Governor O’Malley On Board for Baltimore Public Transit

Yesterday, Governor O’Malley outlined a $1.5 billion, 6-year transportation plan for Baltimore that includes major investment in modern public transportation infrastructure. Maryland PIRG thanks the Governor for a commitment today that reflects and supports the way Marylanders want to travel, investing in the 21st century public transportation infrastructure that we have long awaited.

Yesterday, Governor O’Malley outlined a $1.5 billion, 6-year transportation plan for Baltimore that includes major investment in modern public transportation infrastructure.

Maryland PIRG thanks the Governor for a commitment today that reflects and supports the way Marylanders want to travel, investing in the 21st century public transportation infrastructure that we have long awaited.

The research is clear, the 60 year driving boom is over. Marylanders have decreased per-person driving miles by 4% since 2005. Old driving trends have run out of steam and new ones are growing.  After World War II, we saw the rapid growth of the suburbs, low gas prices, and increased car ownership. Today, forty six states have seen reductions in driving as people increasingly opt for public transit and bikes to get around.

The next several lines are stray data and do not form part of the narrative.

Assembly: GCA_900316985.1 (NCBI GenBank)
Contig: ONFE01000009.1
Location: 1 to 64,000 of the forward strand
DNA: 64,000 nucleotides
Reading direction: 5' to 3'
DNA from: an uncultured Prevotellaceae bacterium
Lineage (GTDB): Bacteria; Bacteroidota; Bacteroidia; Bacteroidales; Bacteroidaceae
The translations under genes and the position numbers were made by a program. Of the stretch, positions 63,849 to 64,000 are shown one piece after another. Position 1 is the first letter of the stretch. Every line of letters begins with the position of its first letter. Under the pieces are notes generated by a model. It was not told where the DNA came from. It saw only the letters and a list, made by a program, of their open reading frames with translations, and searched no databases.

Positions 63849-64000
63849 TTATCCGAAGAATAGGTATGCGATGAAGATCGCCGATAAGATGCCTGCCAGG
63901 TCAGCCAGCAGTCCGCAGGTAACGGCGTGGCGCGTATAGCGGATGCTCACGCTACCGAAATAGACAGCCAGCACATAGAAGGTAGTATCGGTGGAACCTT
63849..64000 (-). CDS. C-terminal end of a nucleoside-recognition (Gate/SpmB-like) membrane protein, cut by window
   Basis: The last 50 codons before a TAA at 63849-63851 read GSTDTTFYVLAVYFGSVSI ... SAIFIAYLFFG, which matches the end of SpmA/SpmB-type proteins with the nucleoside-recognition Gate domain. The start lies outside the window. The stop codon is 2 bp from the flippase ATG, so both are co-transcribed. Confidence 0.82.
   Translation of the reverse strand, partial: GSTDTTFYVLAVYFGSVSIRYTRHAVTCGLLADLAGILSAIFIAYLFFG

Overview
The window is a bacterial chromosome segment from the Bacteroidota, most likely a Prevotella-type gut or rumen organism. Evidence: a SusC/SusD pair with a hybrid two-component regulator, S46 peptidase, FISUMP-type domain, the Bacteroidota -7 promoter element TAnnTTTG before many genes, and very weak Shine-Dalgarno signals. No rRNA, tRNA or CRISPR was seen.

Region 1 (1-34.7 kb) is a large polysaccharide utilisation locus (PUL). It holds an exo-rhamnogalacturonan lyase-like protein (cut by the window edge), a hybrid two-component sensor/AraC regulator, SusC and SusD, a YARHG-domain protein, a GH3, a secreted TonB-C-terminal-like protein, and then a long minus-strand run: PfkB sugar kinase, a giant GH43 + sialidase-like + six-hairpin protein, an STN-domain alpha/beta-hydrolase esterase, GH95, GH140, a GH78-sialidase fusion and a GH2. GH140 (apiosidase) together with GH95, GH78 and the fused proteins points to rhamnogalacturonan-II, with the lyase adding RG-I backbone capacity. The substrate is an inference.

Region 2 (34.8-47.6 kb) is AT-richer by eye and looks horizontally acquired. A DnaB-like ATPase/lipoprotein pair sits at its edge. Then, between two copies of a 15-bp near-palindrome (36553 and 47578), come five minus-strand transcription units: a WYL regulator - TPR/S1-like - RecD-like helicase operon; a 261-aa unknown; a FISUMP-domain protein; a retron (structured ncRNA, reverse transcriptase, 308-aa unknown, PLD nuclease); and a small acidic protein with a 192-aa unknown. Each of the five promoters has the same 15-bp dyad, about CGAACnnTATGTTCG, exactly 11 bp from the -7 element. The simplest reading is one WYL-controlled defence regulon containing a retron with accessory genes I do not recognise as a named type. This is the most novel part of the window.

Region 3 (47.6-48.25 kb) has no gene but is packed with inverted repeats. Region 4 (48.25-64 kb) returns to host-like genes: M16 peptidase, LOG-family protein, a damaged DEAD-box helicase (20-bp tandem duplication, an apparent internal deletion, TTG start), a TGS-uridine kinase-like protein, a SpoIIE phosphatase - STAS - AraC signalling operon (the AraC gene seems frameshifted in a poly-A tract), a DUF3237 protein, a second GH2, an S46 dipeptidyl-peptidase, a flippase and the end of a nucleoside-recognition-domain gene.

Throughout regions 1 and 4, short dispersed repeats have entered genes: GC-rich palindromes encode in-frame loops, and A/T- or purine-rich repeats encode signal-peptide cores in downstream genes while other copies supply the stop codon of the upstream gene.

The infrastructure we build today will mainly be used and paid for by the Millennials who are leading the trend away from driving.

Moving forward, we’re eager to see that the state deliver on the today’s plan, and encourage the Governor to make the planning process happen in an open and transparent way.

Baltimoreans will benefit from the red line as well as the expanded weekend service on the MARC, and we’re happy to see the state maintaining our existing transportation systems – repairing our transit lines and railcars, buses, and roads.

This doesn’t mean that we can stop closely examining assumptions that underlie highway expansions. We need to make sure that the projects we fund are absolutely necessary given the direction our state is going.

 

 

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Emily Scarr

State Director, Maryland PIRG; Director, Stop Toxic PFAS Campaign, PIRG

Emily directs strategy, organizational development, research, communications and legislative advocacy for Maryland PIRG. Emily has helped win small donor public financing in Baltimore City, Baltimore County, Howard County, Montgomery County, and Prince George's County. She has played a key role in establishing new state laws to to protect public health by restricting the use of antibiotics on Maryland farms, require testing for lead in school drinking water and restrict the use of toxic flame retardant and PFAS chemicals. Emily also serves on the Executive Committees of the Maryland Fair Elections Coalition and the Maryland Campaign to Keep Antibiotics Working. Emily lives in Baltimore City with her husband, kids, and dog.